We were in the back of the cab coming back home from the airport, and Matt said something about how after you have been away long enough that you can, just for a minute, give the city a chance again, pass an intersection you have been through 8 million times and see it new, just for a minute just before you sell it out again.
The sell out is easy. Spend a week in Oregon where the loudest thing is the ocean and dogs and wind and suddenly Chicago is euphonius at best, all too much. The little town, Gearhart, despite being 13 miles from Clatsop County's meth hotspot, Astoria, was about as heavenly as it gets. Every day we'd be on walks or drives and say 'There. There. That house. Your office will be in the little barn and..." A vay-kay to the shore is listed in the dictionary as being idyllic , so can we be blamed? We hit barn sales and saved a broken crab! Walking alongsiode the receeding tide talking serious, like an endless Summers Eve commercial. We watched the sunset over the ocean, passed on the path by aged couples doing the same, in pairs, light convo supplanted by wet eyes and the clicking of cubes in the Campari in the anchor-adorned cups. It was like the unmade video for Jay Ferguson's "Thunder Island".
There was also something great at the beach: a shipwreck. Unmoved since labor day weekend said the locals. A sailboat, 30-footer, washed on the shore, deck popping apart with the weight of the mast making moves toward horizontal. I ran in close as the waves ebbed out, to see if I could see, peering into the portholes. I wanted to know, where was the captain? Bottom of the ocean or fished out of open water and the ship was long adrift, unowned and out on it's own? No sails but rag. Just sitting on the Oregon coast for two weeks.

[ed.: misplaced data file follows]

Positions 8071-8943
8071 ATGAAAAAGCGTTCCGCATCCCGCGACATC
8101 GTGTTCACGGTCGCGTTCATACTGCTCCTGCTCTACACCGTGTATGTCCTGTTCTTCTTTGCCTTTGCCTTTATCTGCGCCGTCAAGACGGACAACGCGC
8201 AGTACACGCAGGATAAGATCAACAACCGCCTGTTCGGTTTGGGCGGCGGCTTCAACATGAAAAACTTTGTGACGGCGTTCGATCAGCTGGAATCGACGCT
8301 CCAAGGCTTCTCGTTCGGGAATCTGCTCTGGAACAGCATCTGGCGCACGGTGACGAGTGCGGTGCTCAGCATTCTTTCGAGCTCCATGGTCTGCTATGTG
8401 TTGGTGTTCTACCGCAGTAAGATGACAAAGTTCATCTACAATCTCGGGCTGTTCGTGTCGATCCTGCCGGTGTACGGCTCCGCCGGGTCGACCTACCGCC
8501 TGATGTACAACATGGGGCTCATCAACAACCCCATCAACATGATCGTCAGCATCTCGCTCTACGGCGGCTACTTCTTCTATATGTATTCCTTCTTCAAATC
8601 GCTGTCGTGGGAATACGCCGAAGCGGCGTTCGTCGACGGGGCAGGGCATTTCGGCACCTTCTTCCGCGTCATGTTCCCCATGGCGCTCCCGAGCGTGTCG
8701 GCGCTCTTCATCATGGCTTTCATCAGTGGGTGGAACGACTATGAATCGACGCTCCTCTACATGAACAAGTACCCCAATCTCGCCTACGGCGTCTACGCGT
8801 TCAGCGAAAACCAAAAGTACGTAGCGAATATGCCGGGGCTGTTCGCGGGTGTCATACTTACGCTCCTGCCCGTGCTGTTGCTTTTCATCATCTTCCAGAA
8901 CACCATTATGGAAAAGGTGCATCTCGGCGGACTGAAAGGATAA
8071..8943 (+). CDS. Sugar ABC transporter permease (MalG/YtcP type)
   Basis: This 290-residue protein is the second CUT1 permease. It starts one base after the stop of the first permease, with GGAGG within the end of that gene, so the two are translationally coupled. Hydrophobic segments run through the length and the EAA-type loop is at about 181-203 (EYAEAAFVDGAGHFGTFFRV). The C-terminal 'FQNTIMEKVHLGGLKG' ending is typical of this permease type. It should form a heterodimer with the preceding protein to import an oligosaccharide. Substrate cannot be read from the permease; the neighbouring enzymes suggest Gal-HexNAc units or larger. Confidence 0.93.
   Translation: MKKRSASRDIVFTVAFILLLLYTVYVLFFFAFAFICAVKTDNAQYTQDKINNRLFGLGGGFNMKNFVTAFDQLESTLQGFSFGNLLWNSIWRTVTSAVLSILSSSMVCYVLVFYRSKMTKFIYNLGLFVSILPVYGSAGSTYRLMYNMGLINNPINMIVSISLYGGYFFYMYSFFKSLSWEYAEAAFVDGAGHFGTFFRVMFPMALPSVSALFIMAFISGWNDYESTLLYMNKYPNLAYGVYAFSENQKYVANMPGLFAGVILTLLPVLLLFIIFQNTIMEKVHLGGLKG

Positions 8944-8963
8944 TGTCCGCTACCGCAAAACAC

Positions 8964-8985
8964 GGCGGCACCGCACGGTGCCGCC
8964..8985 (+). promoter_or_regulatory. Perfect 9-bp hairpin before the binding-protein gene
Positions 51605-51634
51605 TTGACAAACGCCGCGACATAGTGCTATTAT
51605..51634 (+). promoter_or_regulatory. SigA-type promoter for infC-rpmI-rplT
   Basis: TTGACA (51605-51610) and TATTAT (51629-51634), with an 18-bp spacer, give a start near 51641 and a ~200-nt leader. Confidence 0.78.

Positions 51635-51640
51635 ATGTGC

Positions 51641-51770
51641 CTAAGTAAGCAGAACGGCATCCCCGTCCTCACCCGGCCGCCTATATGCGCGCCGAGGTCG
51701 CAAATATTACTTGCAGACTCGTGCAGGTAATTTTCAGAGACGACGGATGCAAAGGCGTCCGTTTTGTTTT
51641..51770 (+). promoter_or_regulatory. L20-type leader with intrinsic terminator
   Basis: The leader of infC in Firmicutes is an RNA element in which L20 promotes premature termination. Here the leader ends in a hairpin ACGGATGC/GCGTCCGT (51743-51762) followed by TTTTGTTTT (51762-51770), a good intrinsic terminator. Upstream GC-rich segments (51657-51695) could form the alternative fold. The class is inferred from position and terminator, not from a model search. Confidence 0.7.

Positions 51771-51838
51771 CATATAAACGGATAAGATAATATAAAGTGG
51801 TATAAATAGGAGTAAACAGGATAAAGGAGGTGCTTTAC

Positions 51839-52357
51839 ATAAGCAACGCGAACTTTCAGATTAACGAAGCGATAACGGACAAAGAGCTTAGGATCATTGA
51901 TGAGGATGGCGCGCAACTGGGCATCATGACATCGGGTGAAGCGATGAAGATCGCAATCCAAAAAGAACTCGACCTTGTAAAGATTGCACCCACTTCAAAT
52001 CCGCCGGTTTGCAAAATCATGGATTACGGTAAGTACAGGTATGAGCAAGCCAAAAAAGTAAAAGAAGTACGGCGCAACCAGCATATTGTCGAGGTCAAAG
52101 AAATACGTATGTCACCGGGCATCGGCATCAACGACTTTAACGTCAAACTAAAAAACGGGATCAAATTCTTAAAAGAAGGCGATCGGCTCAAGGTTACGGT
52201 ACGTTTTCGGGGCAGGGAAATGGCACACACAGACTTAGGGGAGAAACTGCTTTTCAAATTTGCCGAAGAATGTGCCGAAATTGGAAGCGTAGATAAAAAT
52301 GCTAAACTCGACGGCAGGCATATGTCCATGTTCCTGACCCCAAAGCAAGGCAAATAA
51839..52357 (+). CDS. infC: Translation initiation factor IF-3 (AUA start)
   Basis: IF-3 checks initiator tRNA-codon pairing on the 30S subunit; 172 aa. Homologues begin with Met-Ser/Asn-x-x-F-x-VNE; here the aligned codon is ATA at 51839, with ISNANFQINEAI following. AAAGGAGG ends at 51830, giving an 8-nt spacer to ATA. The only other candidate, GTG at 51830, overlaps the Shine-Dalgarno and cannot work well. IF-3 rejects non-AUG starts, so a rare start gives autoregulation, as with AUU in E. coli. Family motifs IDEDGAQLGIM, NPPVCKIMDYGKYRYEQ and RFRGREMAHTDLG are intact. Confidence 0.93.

Also, mysterious, but more just strange: On a corner in Astoria, a phone booth subject to many phone calls. Waitress at Columbia Cafe says it rings off the hook, always. When I passed, it rang and I answered. "Shut the door behind you." said the man. "No." I told him. Matt answered when he passed, same thing. The waitress said when she answers it's usually just some kid saying something dirty. A few seconds later, a man stopped in, asking if anyone knew David Johnson. A customer and our waitress conferred--"Nope, no one here by that name" said a regular. The man said "Yeah, well, if you see him, someone's calling for him in the booth on the corner," and the man walked on. When we passed back by it later, a woman, once pretty and now made grey by meth and covered in scratches, was inside, door closed, listening very intently. Almost as compelling as the boat: Who is calling the booth? Is it more than one person? Is it one person all day? Can they see the booth? And is anyone really looking for David Johnson?.
Lastly: My abridged and OG vision review of of Sufjan in this week's City Pages.
Double lastly: Franklin Bruno is my new neighboor. Huzzah. Watch for our Mecca Normal cover band. He is Jean and I will be David. He has signed on for Muy Ro participation. The list grows by the day of new membs--- This years Muy Romantico will knock the pee outta you!Posted by Jessica at September 19, 2005 11:32 PM | TrackBack